Postdoctoral Fellow, University of Texas at Austin

I am a postdoctoral researcher at the University of Texas Marine Science Institute in Port Aransas. My research aims to understand the lifestyle of marine bacteria using the most recent “omic”-techniques. More specifically, my current project tries to unravel the metabolic capacities present in bacterial genomes and their metabolic potential. One topic I am working on deals with bacteria enriched during the Deepwater Horizon oil spill, addressing the question how bacteria cope with oil contamination.

I am a biologist with a background in molecular biology. More specifically, I graduated in plant genetics and during my PhD I obtained an additional background in microbiology to better understand how microbes and plants interact. My current goal is to gain a better background in bioinformatics to better be able to tackle the research questions I am interested in.

Currently, I want to understand:
What are the microbes that can be found in marine ecosystems?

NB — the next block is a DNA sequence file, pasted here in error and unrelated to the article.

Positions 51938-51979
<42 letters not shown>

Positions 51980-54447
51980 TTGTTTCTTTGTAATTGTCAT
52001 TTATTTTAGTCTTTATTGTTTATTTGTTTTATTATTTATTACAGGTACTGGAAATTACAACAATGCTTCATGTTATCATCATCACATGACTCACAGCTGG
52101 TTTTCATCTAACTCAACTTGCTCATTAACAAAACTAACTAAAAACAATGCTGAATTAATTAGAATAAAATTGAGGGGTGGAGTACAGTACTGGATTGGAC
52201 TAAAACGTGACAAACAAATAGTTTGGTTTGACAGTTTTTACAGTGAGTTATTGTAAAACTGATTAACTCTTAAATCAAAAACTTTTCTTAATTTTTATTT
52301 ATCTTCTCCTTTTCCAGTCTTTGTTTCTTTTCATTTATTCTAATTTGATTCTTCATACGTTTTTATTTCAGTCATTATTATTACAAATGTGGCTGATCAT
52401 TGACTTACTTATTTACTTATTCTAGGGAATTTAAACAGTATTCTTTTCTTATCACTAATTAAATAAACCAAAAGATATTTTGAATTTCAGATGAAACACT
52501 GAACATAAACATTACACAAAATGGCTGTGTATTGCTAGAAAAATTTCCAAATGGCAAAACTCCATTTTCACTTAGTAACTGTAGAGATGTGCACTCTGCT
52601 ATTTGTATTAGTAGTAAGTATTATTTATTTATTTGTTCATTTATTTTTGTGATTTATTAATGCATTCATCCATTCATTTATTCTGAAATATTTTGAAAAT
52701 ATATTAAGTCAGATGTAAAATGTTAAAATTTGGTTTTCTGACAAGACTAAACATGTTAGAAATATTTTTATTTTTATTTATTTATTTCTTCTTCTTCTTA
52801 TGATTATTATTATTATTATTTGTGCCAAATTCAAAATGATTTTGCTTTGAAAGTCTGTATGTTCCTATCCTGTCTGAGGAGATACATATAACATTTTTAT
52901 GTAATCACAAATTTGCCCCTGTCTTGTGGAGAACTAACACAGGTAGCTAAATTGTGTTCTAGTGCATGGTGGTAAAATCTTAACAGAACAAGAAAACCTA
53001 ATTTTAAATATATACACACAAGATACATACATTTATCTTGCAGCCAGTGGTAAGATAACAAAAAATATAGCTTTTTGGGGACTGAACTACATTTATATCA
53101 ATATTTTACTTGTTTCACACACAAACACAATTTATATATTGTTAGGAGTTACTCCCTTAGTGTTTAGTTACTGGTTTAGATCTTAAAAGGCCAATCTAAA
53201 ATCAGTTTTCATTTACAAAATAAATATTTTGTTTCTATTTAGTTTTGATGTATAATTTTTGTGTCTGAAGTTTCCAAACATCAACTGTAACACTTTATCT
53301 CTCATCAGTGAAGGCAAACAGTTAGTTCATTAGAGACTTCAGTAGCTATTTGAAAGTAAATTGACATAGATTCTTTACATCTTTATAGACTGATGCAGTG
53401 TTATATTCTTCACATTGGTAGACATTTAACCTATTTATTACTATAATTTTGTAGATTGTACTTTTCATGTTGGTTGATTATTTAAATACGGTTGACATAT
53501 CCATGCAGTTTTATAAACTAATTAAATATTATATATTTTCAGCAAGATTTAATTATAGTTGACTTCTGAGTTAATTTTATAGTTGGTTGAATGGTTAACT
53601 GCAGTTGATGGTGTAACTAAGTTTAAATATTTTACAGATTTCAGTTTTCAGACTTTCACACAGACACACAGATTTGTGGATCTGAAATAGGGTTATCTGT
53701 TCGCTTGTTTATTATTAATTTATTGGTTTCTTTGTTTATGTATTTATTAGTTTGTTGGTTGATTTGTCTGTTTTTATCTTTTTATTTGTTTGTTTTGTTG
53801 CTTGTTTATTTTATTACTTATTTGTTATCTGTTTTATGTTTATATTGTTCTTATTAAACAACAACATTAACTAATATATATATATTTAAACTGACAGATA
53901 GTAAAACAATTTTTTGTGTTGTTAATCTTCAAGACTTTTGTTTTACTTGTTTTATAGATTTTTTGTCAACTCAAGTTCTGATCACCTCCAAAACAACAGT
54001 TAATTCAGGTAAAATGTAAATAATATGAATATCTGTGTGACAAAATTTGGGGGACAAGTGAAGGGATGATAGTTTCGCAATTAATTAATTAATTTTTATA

How can we use “omics” to uncover novel bacterial lineages?
What are their genomic and metabolic features?

Where I come from:
I did my PhD (just finished this year, in 2015) at the Max-Planck Institute for Plant Breeding Research in Cologne. I investigated how rhizosphere and root-bacterial communities interact with Arabis alpina and two Brassicaceae plant species. I worked on 16S rRNA gene community profiling and also isolated numerous bacteria. The research questions of my PhD were (in a simplified way):
How are bacterial communities affected by their surroundings/ what determines how bacterial communities assemble on plant roots
(i.e. plant species, soil type, flowering time…)?
What is the effect of synthetic bacterial communities on plant growth?


  • –present
    Postdoctoral Fellow, University of Texas at Austin